I had a fight with my friend Dara O’Kearney recently. Not the kind of fight that ends up in drunken street-wrestling and a broken leg (ask Ross Johnson or Chris Dowling), I might add. Our fight was more of a gentleman’s argument concerning game selection and it has a sort of place in the ‘Coward vs Dreamer’ debate (Trademark: Andy Grimason). I insisted that he should be playing the High-Roller at the upcoming Dublin UKIPT in City West. Last season, I played Dublin’s High-Roller and he played the Nottingham one but generally, we both take the low variance route, opting for the €300 side event. The reason for this is simple. we are both value hunters and our expectation in a slow structured 150 player+ €300 live event is probably in excess of 100%. Our expectation in a 40 player €1650 event (15 of whom are other pros) is probably 25-30%. Therefore, each tournament is roughly equivalent from a profit standpoint in the long-run. Neither I nor Dara put too much stock in the glamour or kudos of a High-Roller victory so the fact that the €300 has the smaller swings means it gets our vote. Or at least it did.
As of this season, the €1650 buy-in is now €2150. This makes this option the more profitable. A slightly bigger buy-in might mean fewer satellite qualifiers but PokerStars now run online satellites for the event so that should make up for the value shortfall. While the bigger buy-in also generates bigger swings, Dara is rolled for the variance and I… well, I can sell a portion of it and justify it as a ‘shot’. From a Kelly Criterion standpoint, I probably wouldn’t be breaking the rules by much and despite what people may think about me, I do believe in occasional shot-taking.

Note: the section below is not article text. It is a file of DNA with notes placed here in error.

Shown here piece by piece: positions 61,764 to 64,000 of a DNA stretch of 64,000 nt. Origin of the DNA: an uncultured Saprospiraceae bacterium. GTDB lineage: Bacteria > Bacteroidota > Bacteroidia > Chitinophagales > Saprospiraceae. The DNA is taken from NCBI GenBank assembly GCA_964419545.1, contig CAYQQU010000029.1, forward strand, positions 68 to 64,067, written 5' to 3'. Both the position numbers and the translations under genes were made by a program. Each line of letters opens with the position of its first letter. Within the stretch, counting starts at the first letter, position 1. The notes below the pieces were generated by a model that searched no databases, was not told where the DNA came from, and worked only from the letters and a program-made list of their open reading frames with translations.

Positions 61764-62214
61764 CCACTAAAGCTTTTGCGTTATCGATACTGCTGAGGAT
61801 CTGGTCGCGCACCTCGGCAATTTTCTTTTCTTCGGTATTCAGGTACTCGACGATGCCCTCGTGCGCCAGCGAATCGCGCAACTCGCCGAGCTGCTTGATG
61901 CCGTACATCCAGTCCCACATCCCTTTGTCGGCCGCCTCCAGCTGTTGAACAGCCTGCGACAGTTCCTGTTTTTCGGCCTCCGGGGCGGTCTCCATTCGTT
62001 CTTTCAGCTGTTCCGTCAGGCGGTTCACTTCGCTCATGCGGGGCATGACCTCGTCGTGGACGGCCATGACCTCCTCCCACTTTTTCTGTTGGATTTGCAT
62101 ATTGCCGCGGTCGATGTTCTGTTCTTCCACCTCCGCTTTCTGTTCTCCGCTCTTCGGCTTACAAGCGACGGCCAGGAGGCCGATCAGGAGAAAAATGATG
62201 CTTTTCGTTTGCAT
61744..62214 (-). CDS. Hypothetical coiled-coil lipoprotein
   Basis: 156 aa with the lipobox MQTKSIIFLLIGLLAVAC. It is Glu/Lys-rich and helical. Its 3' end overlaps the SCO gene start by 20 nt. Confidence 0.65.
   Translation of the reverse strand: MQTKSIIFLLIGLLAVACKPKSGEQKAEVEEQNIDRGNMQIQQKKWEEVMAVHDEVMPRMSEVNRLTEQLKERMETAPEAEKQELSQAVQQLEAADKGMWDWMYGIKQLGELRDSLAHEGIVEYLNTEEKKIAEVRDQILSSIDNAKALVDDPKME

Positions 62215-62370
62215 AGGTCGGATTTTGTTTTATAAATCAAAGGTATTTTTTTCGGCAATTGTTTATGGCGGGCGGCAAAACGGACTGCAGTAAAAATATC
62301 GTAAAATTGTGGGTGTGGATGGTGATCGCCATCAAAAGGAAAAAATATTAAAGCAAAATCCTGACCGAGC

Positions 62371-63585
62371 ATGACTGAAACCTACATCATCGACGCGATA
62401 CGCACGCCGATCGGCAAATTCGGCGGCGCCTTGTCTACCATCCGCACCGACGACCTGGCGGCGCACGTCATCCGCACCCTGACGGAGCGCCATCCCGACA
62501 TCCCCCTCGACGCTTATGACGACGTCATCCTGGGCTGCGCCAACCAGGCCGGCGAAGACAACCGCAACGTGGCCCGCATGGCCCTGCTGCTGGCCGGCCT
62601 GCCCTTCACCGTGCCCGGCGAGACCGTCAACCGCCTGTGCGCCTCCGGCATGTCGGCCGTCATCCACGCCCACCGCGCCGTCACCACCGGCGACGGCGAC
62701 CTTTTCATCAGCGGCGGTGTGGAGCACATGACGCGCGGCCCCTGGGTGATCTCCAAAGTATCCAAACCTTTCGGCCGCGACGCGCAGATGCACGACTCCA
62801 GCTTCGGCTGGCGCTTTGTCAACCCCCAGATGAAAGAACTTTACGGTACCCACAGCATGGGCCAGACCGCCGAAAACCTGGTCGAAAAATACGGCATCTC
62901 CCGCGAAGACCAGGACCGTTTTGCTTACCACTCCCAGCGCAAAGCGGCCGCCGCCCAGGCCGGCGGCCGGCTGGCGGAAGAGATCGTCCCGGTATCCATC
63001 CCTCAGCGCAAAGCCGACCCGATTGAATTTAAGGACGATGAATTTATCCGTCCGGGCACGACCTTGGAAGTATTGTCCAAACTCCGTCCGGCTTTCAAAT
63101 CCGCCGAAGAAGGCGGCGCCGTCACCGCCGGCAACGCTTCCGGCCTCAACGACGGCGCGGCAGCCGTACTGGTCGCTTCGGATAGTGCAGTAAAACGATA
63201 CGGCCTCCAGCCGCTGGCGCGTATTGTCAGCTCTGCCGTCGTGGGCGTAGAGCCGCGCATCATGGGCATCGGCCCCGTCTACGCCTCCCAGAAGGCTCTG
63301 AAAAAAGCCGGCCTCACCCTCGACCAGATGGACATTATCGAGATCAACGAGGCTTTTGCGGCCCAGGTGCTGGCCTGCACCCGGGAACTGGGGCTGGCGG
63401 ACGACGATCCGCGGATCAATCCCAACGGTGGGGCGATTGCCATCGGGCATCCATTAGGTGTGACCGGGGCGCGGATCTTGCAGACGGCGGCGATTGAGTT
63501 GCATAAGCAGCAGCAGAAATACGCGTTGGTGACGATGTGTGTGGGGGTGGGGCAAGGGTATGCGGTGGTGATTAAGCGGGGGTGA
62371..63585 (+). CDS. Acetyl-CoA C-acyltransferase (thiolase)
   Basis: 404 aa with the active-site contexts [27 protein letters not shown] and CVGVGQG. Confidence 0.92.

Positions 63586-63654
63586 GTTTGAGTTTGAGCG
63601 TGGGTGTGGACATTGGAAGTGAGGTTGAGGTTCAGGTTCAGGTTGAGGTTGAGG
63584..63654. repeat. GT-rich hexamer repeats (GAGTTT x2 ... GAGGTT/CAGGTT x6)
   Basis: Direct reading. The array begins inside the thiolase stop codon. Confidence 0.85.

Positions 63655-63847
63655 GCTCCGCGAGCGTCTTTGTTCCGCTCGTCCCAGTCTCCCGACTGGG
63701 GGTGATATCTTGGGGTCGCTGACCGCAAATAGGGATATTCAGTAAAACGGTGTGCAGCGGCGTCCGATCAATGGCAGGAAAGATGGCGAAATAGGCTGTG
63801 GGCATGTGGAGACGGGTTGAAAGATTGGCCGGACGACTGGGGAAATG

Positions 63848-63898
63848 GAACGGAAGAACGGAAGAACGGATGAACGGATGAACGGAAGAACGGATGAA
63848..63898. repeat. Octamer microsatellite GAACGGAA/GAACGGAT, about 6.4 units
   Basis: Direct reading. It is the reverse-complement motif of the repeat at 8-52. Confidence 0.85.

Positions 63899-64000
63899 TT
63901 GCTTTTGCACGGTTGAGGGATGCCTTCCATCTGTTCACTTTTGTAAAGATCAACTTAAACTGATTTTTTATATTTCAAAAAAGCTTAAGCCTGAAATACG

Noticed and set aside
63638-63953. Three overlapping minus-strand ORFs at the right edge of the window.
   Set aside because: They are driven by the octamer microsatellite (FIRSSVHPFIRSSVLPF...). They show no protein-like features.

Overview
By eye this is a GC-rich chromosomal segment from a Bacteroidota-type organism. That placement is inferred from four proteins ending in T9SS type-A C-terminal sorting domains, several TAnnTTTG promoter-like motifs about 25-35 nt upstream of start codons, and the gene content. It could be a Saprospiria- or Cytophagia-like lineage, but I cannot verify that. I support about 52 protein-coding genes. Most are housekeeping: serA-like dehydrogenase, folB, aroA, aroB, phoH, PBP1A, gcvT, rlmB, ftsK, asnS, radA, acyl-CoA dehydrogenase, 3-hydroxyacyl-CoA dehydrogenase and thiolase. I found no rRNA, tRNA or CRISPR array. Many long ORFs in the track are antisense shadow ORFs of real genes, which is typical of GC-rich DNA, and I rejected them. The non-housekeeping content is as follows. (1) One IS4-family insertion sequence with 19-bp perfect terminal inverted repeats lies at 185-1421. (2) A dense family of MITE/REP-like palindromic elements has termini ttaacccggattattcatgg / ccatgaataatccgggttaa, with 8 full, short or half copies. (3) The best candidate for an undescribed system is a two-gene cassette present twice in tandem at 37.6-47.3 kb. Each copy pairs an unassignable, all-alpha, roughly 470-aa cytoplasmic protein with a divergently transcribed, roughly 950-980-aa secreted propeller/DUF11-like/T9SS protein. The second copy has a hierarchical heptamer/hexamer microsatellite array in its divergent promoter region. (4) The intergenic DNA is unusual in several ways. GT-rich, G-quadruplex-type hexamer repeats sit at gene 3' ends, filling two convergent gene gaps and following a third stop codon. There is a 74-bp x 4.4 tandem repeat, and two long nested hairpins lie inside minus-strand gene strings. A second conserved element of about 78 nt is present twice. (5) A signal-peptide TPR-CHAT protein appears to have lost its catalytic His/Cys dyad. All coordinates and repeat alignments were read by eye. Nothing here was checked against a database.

Dara mocked me when I told him my thoughts. “You’re afraid to play anything over $100 online yet you think playing something like this can be justified”. (Yes, even Dara calls me a coward!) In 2010, I played almost 15000 tourneys at an average buy-in online of $81 and I had my biggest year on the cyberfelt. However, with the exception of Sundays, I rarely played anything bigger than the $109 games. Then I took a large portion of 2011 off. I moved a large chunk of my poker earnings into other interests/investments and since returning last December, my average buy-in has been $45. I think that this policy was and still is smart, given my financial status, my initial rustiness and how much the game evolves in a 6-month period. I’m in the process of rebuilding my poker-roll and my conservative step-by-step formula has worked out well for me thus far. So I slept on it and realised my friend was probably right.
The next night, I texted Dara on Skype and was about to tell him that I had come round to his rationale. Before, I had the chance, however, he told me that he had slept on it and now believed I was right. And, well… I enjoyed hearing that too much to tell him what I was about to say. It would seem sleeping makes Doke more of a dreamer (and me more of a coward)!